Remove Candle Wax From Surfaces
In addition to smelling great, candles add a nice, cozy glow to your living or dining room and can easily up the ambiance in your home. However, spilled wax that sticks on your tabletop is probably not the look you’re going for, especially once that wax starts to collect pet hair and dust.
Don’t be known as the friend or family member with the tables covered in candle gunk. Learn how to clean candle wax from several different surfaces.
How to Immediately Clean Spilled WaxMany candles are dyed, and these colors can stain wooden tabletops or stone counters if they’re left too long. Therefore, the best time to clean candle wax is right after it has hit the surface in question. If you catch the spill or drip when it happens, simply wipe the wax with a dry microfiber cloth and make sure you’ve removed it all. Otherwise, you can use the following sets of tips for cleaning various surfaces.
How to Remove Dried Wax from WoodThe key to removing melted wax from wooden tabletops is to not damage the finish or the actual wood.
- A plastic bag
- An old credit card or plastic putty knife
- Microfiber cloths
- A hair dryer
- Fill the plastic bag with ice and set that on the waxy area.
- Let the ice sit until the wax is brittle enough to crumble off. Don’t leave it longer than a minute or two or you could end up with water stains in your wood.
- Use the side of your credit card or plastic putty knife to gently remove any remaining wax. Note: Do not use metal on your wooden surfaces as you could scratch the finish or the wood itself.
- Wipe the area dry with a clean microfiber cloth.
- When removing melted wax from grooves or engravings on your wood table, you’ll need to apply heat. Set your hair dryer to medium and aim the heat at the wax until it begins to melt.
- Wipe away the softened wax with a clean and dry microfiber cloth.
- Repeat these steps as necessary until the wax has been removed.
How to Remove Dried Wax from Glass or MirrorsWhen you’re cleaning candle drippings from glass tabletops or mirrors, you need to make sure you’re not scratching the glass itself.
- A hairdryer
- Microfiber cloths
- Streak-free window cleaner
- Set the hair dryer to medium and aim it at the wax.
- Wait until the wax softens.
- Once the wax has softened enough, wipe it away with a clean microfiber cloth.
- Repeat until you’ve finished removing the wax.
- Remove any remaining residue or streaks with your window cleaner and a fresh cloth.
How to Clean Spilled Wax from StoneWhile stone is pretty resistant to heat, the sealants used on your marble or granite countertops are not. Because of this, a hair dryer isn’t your best bet here.
- A plastic bag
- A butter knife
- Microfiber cloths
- Gentle dishwashing liquid
- Put the ice in the plastic bag, and place that on the area where wax has been spilled.
- Let this sit for a minute or two until the wax hardens.
- Slide the edge of the butter knife under the wax to work it loose, trying to unstick as large a portion of wax as you can at once.
- Continue with this until there is no longer any wax on the countertops.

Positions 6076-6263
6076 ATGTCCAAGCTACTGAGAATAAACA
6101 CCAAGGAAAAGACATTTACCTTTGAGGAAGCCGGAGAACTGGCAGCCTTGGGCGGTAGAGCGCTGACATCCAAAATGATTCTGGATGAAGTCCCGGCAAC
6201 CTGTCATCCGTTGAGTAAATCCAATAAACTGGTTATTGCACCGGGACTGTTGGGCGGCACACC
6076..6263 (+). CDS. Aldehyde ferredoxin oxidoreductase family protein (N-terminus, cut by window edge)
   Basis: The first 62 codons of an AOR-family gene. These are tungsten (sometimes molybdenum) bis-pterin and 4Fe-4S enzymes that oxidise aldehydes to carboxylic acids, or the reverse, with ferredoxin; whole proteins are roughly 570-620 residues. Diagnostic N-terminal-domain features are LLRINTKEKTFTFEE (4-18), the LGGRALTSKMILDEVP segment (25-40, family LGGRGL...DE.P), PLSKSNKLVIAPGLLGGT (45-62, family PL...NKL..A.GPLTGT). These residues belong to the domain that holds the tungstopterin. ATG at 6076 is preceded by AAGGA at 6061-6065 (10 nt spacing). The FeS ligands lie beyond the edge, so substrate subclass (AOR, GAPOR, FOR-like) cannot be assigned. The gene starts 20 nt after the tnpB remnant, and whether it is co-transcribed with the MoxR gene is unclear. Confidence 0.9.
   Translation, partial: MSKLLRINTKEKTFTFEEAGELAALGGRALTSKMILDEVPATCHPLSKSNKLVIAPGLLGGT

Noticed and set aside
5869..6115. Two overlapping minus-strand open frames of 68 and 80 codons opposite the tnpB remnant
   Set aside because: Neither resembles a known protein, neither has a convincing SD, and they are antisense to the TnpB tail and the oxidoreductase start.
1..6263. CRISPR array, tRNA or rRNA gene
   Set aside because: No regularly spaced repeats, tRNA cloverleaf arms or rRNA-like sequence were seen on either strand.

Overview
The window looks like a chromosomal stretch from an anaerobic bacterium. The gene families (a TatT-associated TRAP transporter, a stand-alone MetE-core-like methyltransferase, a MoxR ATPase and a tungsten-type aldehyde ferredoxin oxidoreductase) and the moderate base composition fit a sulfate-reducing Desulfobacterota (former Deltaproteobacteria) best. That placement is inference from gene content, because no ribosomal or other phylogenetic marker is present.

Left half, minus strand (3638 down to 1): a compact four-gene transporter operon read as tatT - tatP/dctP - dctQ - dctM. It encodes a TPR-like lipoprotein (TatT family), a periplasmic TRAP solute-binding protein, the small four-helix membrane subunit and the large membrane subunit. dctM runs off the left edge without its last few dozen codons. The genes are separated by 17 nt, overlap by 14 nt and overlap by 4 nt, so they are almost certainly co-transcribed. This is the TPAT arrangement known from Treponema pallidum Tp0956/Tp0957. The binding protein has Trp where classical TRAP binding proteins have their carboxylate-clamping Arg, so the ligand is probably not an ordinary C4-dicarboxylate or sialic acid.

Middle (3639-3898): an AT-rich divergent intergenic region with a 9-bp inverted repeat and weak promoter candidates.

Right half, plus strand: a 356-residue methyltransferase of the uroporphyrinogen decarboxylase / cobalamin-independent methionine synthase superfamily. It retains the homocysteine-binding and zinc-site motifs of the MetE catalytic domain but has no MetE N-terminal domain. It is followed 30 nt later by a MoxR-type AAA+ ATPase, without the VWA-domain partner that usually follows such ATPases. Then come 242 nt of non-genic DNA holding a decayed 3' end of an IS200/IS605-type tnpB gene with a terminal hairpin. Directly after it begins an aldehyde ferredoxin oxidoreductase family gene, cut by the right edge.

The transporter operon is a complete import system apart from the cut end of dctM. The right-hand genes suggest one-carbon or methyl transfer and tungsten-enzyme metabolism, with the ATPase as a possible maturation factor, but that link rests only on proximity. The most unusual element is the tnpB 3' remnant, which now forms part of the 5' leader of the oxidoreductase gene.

- Mix a few drops of dishwashing liquid with warm water.
- Dampen your microfiber cloth with soapy water and gently clean the area where the wax sat to remove any leftover residue.
- Use a dry microfiber cloth to absorb the remaining liquid and buff any streaks.
How to Clean Wax from Porcelain or Ceramic
If you have wax in your sink, you can use either the freezing method or a heating method to remove it. For heating, you can try hot water instead of a blow dryer if it is easier. If you choose a heating method, be careful not to let any wax go down the sink; otherwise, it can solidify and contribute to future clogs. If you decide to freeze the wax with ice in a plastic bag, be sure to use a plastic scraping tool afterward so that you do not scratch or damage any surfaces. For smaller porcelain or ceramic objects, you may be able to simply put them in your freezer and break off the wax after it has frozen.
How to Get Candle Wax Out of Dog Hair
If you notice that your dog has somehow ended up with candle wax on their fur, removing it can be a difficult and time-consuming task.
- Mineral Oil or Baby Oil (Coconut Oil, Olive Oil, or other natural cooking oils may work as well).
- Cotton Balls
- Dog Comb (or Dog Brush)
- Dog Shampoo
- Get your dog comfortable with a chew toy or treat.
- Apply oil all over the fur where wax is located.
- Massage the oil into the hair and the wax. Avoid massaging the oil into the skin.
- Once the wax has softened significantly, begin to comb or brush it out. Be careful not to cause pain by pulling too hard or pulling out hair.
- Give your dog a break halfway through if they need it. But be careful to watch your dog to prevent them from licking and ingesting the oil or the wax.
- After the wax has been removed, give your dog a bath with shampoo to capture the oil and remaining bits of wax.
If your dog has made contact with scalding hot wax, immediately pour cold water over the area to cool the wax and prevent burns. Get your vet's advice on what to do next after the wax has been cooled.
Fortunately, removing candle wax is fairly easy and doesn’t take much time. And if you're looking for a simple technique to use on other areas of your home, check out this post on how to remove candle wax from floors.
Keeping your entire home clean is another matter though. If you’re having trouble staying on top of a daily housekeeping routine, don’t be afraid to call for help. Your local Merry Maids can take care of the cleaning, so you can spend time doing the things you truly enjoy.